- The first known lighthouse was the Pharos of Alexandria,
Egypt. Ptolemy I and his son Ptolemy II constructed it between 300 and
280 B.C. It stood about 450 feet high. This lighthouse was one of the Seven
Wonders of the Ancient World. It was destroyed in stages by invaders and
earthquakes, being destroyed in the 1300’s.
- The oldest existing lighthouse in the world is considered
to be La Coruna in Spain that dates from ca. 20 B.C. A Roman lighthouse
is located on the Cliffs of Dover in the UK that was constructed in 40 A.D.
- The first lighthouse in America was at Boston on Little
Brewster Island (1716). The first keeper was George Worthylake who was
drowned, along with his wife and daughter, when returning to the island
in 1718. The original tower was destroyed by the British and eventually reconstructed
- The oldest existing lighthouse in America is Sandy
Hook, NJ (1764), which is still in operation.
- There were 12 lighthouses when we became a nation in
- The tallest lighthouse is Cape Hatteras, NC (196 ft.
built in 1872).
- The most expensive lighthouse built in America is St.
George Reef, off Crescent City, CA. It took ten years to construct (1882
- 1892) and cost $715,000.00. The Coast Guard abandoned it in 1972.
- The Lighthouse Service was created in 1789 by the 9th
Act of the first Congress. Over the years, lighthouses were placed under
the direction of Department of Revenue (this department was disbanded in
1820), Treasury (until 1903), the Commerce and Transportation. The Lighthouse
Board (of the U. S. Lighthouse Establishment) held sway from 1852 to July
1, 1910 when Commerce created the Bureau of Lighthouses. The Coast Guard
took over on July 7, 1939.
- After 1852 the country was divided into Districts;
originally eight, they eventually numbered 19. Today the Coast Guard
only has ten districts. The USLHE had a District Inspector (Naval Officer)
as operational control. He ran the district in tandem with an Army Corps
of Engineer who was in charge of engineering projects. In 1910 civilians
started replacing the military officers.
- There were never more than ca. 850 lighthouses in operation
at once, although about 1,500 were constructed in this country over the
years -- the hey-day being about 1910. There were 220 constructed on
the U. S. shores of the Great Lakes. Michigan had the most with ca. 90
followed by Maine with ca. 80.
- Lightships were employed where the water was too deep
to construct a lighthouse or it was impracticable. The first lightships
were located in the lower Chesapeake Bay (1820) and the most stations were
in 1915 when there were 72 lightships manning 55 stations. The extra ships
were used for relief. Lightships displayed lights at the tops of their
mast(s) and in foggy areas sounded a bell or other fog signal such as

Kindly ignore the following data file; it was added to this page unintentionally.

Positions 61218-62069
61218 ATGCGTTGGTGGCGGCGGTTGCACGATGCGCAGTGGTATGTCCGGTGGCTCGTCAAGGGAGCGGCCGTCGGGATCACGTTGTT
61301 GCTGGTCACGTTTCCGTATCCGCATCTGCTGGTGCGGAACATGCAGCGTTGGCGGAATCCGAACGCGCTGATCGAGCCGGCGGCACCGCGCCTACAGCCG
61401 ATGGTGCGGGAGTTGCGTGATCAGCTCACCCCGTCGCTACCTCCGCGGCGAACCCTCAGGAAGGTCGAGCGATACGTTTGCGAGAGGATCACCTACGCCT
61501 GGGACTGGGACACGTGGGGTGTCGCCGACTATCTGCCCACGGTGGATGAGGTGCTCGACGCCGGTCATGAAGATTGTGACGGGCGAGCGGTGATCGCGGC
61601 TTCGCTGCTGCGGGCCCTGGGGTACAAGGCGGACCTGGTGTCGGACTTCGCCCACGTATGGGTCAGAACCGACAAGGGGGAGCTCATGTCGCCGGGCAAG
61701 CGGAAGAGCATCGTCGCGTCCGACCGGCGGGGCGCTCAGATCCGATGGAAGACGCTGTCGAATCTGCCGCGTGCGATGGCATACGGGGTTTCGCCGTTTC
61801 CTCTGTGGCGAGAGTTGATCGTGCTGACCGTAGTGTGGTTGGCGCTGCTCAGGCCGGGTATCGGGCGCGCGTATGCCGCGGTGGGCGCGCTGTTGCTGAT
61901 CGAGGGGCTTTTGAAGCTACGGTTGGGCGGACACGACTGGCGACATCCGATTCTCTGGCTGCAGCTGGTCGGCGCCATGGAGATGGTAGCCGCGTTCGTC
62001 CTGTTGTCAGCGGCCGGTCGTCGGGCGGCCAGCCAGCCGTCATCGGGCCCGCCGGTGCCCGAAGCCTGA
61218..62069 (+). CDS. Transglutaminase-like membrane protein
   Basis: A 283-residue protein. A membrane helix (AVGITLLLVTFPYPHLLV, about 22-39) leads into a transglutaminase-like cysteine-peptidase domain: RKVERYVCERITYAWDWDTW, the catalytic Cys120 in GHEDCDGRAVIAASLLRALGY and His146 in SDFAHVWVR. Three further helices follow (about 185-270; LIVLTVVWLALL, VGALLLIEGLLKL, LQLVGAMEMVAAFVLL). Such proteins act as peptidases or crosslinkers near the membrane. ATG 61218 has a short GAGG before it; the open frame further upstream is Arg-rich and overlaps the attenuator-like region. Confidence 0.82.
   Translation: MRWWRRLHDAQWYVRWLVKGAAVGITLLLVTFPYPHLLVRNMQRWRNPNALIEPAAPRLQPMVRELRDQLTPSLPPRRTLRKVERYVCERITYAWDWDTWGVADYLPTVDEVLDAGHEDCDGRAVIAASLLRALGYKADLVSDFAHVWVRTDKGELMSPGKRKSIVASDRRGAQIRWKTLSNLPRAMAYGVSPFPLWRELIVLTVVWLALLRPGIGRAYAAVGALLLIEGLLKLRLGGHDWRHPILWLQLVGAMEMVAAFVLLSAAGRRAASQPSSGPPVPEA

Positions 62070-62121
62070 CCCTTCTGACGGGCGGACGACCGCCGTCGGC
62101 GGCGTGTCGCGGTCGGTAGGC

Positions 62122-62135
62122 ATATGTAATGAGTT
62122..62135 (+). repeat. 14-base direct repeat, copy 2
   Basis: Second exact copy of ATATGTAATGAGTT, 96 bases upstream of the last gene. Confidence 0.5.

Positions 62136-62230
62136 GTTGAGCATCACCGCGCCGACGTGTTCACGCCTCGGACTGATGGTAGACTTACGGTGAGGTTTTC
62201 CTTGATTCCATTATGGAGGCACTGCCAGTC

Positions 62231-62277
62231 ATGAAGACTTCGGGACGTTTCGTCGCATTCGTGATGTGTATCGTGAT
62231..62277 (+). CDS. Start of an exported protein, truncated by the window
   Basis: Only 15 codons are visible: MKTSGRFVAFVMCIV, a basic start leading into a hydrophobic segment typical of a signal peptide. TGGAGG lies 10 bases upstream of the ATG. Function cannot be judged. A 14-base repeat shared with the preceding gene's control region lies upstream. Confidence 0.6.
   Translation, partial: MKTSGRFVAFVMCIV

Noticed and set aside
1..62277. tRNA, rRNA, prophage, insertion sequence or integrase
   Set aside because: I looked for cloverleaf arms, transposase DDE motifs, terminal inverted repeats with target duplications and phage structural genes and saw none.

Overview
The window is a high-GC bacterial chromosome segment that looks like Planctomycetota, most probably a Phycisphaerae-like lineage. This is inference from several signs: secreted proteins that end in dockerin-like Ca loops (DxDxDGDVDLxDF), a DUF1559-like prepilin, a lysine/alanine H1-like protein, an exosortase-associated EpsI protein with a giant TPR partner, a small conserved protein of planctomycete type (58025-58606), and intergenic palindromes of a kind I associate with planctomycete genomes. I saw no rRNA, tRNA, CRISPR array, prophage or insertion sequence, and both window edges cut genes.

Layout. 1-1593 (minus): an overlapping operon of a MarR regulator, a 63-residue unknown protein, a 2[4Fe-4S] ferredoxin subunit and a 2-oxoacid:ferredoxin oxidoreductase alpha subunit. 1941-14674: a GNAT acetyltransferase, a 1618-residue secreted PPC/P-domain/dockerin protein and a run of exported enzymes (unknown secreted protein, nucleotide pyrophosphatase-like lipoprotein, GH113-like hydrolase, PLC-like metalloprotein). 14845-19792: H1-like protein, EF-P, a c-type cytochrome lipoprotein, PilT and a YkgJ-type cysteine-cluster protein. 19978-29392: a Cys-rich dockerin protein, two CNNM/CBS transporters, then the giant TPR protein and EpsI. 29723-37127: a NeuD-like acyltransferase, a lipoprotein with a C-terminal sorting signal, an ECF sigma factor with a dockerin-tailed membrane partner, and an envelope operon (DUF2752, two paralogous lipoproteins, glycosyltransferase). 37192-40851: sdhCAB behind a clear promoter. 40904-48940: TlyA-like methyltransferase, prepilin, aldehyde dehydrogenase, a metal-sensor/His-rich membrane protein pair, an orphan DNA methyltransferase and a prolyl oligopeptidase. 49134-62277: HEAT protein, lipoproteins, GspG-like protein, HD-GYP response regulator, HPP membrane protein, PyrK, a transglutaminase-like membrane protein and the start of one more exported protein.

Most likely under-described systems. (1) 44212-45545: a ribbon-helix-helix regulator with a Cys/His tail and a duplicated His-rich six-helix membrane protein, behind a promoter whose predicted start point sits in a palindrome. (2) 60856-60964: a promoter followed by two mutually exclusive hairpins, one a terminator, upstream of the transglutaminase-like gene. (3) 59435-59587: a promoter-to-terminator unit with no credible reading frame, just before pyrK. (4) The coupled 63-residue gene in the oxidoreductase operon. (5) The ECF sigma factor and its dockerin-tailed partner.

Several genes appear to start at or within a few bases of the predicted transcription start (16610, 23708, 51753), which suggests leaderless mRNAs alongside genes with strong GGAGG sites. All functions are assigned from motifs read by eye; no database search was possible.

a whistle, siren or horn. In 1921, lightships began being equipped with
radio beacons. The last lightship was removed from the Nantucket station
- The first fog signal in this country was at the Boston
Lighthouse and it was a cannon. Other fog signals have been whistles,
sirens, reed trumpets, bells, diaphone (BEEEEooooh) horns and diaphragm
- Whale oil was used with solid wicks as the source of
light until a parabolic reflector system was introduced around 1810.
Although the Fresnel lens was invented in 1822, it wasn’t used in this
country until the 1850’s. Colza oil (pressed from wild cabbages) replaced
whale oil in the early 1850’s, but our farmers’ lack of interest in growing
this caused the service to switch to lard oil in the mid 1850’s. Kerosene
started replacing lard oil in the 1870’s and the service was finally totally
converted by the late 1880’s. Electricity started to replace kerosene around
the turn of the century. All U. S. lighthouses had Fresnel lenses by 1860.
- Lighthouses are constructed of wood, granite, brick,
sandstone, steel, cast iron, reinforced concrete and one has an outer
skin of aluminum.
- The source of light is called the ‘lamp’ (be it electric
or fueled by oil); the magnification of the light is caused by the ‘lens’
or ‘optic’. They are located in the ‘lantern room’ of the tower and the
glazings (windows) are called ‘storm panes’.
- The reflector system and the Fresnel system had fixed
(steady light) and revolving (flashing) optics. The type of signal is called
the characteristic. Other characteristics are osculating, group flashing,
quick flashing, and equal interval. Some lighthouses display a green or
red light and some a white light with a green or red sector created by substituting
a colored ‘storm’ for a clear one.
- One-to-five keepers manned the light stations.
- Uniforms were not introduced into the service until
- Keepers were paid a lower middle class wage. George
Worthylake, our first, received 50£ ($250) a year. By today’s standards
that would be the equivalent of $16,000. During the 19th century, the Head
Keepers pay ranged from $250 to $600, others were paid less. The exception
to this was in the west, where keepers were paid $1,000 during the Gold
Rush. The service supplied certain foodstuff during most of their history.
- There were many female lighthouse keepers (Society
has files on 80), but most obtained their position when their husband
died or became incapacitated.
- The most powerful optic produces a light seen 25 miles
at sea. Although aircraft have reported “picking up” a light at 40 or
- Towers are given special (painted) patterns -- diamond
shapes, spirals, stripes, etc. -- or colors to distinguish them from